Let’s return to our example situation of the angry girl. Since the right-brain remembers the emotions, images, and impressions of events very well, the next time the girl plays with her friend, or even thinks about playing with her friend, her right brain will come on line. To some degree, she’ll re-experience the same stressful emotions in her body and mind that she had when it actually happened. Now, how much she can make sense of what happened depends on the left brain: the sequence of events; what the girls and parents said; how it was resolved.

If she hasn’t had help using the left brain to order the events accurately, she may misattribute actions: she may think that it was her friend who took her toy rather than her giving it to her friend by choice. Again, remember, in the young child, the right-brain hijacks the left brain in a moment of distress. This can have unfortunate consequences if she acts based on this perception the next time she’s with her friend. She may avoid playing with her friend or not be as cooperative and friendly.

To prevent this from happening, one can use storytelling led by the left brain to help the right brain get it right. In our example, we would revisit the incident in a guided and specific way. We would utilize the left brain’s abilities to 1) order the details and 2) put the experience in words. This would have the following effects on the right-brain’s impression of the event: a) it would name the feelings and b) tame or reduce the intensity of the feelings and their future impact.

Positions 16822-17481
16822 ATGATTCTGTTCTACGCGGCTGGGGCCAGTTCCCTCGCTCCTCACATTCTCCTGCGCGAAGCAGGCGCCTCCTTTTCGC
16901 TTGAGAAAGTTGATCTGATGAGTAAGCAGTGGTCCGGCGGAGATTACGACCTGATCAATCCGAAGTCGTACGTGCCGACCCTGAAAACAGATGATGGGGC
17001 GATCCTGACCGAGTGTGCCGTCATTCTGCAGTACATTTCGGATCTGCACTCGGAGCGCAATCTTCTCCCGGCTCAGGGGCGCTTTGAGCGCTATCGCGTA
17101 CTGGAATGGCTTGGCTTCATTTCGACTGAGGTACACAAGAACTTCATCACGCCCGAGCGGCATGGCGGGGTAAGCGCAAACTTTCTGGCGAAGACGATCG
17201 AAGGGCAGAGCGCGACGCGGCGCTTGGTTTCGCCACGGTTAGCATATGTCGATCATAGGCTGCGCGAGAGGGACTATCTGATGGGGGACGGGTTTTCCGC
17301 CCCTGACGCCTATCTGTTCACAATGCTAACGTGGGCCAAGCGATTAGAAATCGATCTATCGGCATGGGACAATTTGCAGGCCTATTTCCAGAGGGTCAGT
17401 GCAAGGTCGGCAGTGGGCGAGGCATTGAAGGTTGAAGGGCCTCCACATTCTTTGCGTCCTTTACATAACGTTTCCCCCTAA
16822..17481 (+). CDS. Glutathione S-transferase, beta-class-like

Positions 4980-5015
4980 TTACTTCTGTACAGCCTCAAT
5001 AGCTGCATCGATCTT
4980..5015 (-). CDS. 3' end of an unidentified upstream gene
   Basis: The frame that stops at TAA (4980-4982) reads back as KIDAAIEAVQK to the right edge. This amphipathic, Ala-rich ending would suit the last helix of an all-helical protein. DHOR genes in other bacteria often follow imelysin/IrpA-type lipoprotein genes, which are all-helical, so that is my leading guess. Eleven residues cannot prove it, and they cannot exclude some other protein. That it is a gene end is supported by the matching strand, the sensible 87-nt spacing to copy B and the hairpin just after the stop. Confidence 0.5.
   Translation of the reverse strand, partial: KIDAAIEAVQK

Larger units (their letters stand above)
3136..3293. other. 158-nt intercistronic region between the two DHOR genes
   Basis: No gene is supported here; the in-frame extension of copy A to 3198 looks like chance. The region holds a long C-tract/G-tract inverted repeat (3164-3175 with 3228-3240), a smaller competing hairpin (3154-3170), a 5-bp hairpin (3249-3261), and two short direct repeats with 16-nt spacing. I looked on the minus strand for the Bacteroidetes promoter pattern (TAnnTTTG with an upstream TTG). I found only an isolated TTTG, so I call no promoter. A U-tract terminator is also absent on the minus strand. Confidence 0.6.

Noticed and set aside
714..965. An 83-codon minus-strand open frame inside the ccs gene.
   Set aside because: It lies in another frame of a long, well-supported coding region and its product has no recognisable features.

Research has found that merely giving a feeling a label can calm down the right brain’s circuitry related to that emotion.

Doing this effectively requires several other considerations: You don’t want to force your child to remember, so pick your timing well. Choose a calmer or quieter time of day, not immediately after the event, to help her retell the story. Sometimes, doing another activity together can make it easier for her to talk about the difficult situation. Also, you can give her permission to skip some of the harder parts the first time telling the story and then go back and add them using your accounting of events. Sometimes, having her draw a picture can help with recalling the event.

Then gently walk through what happened “Remember when your friend came over earlier today? Tell me what you remember.” Have her do as much of the telling that she can. If she has some of the details off, help her by restating and clarifying her narrative and by adding your observations about her feelings: “So, yes, you got upset. I remember you gave her your toy – that was so nice – and then you sat there watching her. I could see on your face that you were confused and sad that you didn’t have your toy anymore. Do you remember feeling sad when she started playing with it?” Then continue with eliciting the story: “And then what happened?” Most likely, she will remember getting angry and what she did to show her anger. Many times, however, a child will not remember what happened to help her calm down. Be sure to share that and any choices she made to assist herself.

Sometimes, you may need to stop and provide encouragement about how she’s doing or even take a break. Then, the next day, return to the story to see how well she’s remembering and how well she’s labeling her feelings accurately, After she has these aspects down, one can expand the conversation to other choices she could’ve made, how she could express and deal with her feelings at the time differently, and how to make sharing – or not sharing, appropriately – her toys could go.

So, in both of these methods, we’ve embraced and utilized the tendencies and abilities of both the right brain and left brain; and used our knowledge to intervene with our child in ways to build the connections and integration between the two halves of the brain.

Incorporating this knowledge and these methods – as well as the others in The Whole-Brain Child – into your everyday life with your child will improve their ability to manage their feelings and behavior, increase their self-awareness and build their social skills.